We arrived at the church around midday. It is an older church built in the 1880s. It is a Victorian Gothic style building, brick and stained glass. It is like stepping through a time warp.

He had come by in the morning to help me with my tire. After that, we had breakfast and he asked me to come with him to clean up from installing the window last night.

As we walk through the main sanctuary, we are greeted by a minister who is sitting in the front row on pews, talking with someone. It is rather dark in the sanctuary, lit mostly by natural light filtered through more stained glass windows than I thought to count. Wrought iron accents the brick and colored glass. The room we are working in is just off the main sanctuary, even darker than the main room, if that is possible. Dark stained wood and brick.

We make short work of the mess, take some pictures, and head out into the sanctuary again. He wants to show me the windows he has already repaired or replaced, and the ones that are to follow. As we begin our tour of the space, a mid day service begins in the smaller worship space. The tour concludes and we are now in the kitchens. He volunteers here as well, helping to feed the homeless in the area on Saturdays. I look out into the fellowship space, there are two men waiting for lunch, or escaping the cold. One is the gentleman from the sanctuary earlier. Homeless. The two ladies that are preparing the lunch are talking to him. Asking if he needs anything. Like most of us, he is struggling a bit as well.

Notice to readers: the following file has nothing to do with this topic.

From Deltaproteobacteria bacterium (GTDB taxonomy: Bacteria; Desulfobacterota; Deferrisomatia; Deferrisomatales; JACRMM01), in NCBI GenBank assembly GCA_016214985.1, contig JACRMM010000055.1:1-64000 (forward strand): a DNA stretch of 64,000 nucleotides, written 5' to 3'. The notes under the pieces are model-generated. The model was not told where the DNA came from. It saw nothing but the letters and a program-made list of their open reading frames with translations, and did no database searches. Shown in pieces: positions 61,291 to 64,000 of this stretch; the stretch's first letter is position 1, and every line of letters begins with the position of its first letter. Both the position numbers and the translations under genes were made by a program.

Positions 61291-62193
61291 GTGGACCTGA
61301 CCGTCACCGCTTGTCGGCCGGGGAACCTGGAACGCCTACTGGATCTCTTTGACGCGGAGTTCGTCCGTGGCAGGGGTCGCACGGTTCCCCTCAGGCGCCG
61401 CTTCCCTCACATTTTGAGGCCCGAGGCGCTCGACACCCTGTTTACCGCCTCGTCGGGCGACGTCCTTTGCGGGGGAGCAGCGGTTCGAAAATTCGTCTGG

It isn’t Sunday. Church service for the masses isn’t happening, but this is church. This is a spiritual experience. People are serving and being served. Community is being built and reached. Outreach is happening. This is sacred service.

As we leave, one of the ladies preparing lunch stops him. They talk briefly about a personal problem. It is something he can relate to and he promises to keep in contact to support her journey.

As we drive back to my home, I can’t help but to compare this brief experience to what my experience has been for the last few years. I feel like, from a spiritual community standpoint, I have been living in a vacuum. The movement I have been associating with feels that way sometimes. A community of positive minded people expressing how wonderful everything is, focusing on the positive. That is well and good, nothing wrong with this. Except it can feel sterile, impersonal.

We arrive at home and he leaves to work on his current glass project. I go inside and just sit with this feeling. This wasn’t a “God thing” or a “holy ceremony”, just an afternoon spent picking up scraps from a stained glass installation. It wasn’t about some ethereal deity on high casting out love, or judgment. This was people walking through the muck, helping other people down there with them.

This isn’t going to be about me trying to explain my very abstract view of spirit, just an experience in spirituality, in kindness, compassion, and service.

This felt more real and more in line with the master teachers of old than where I have been sitting for some time. This felt like the first time I had been to church in some time. This mattered.


Rev J


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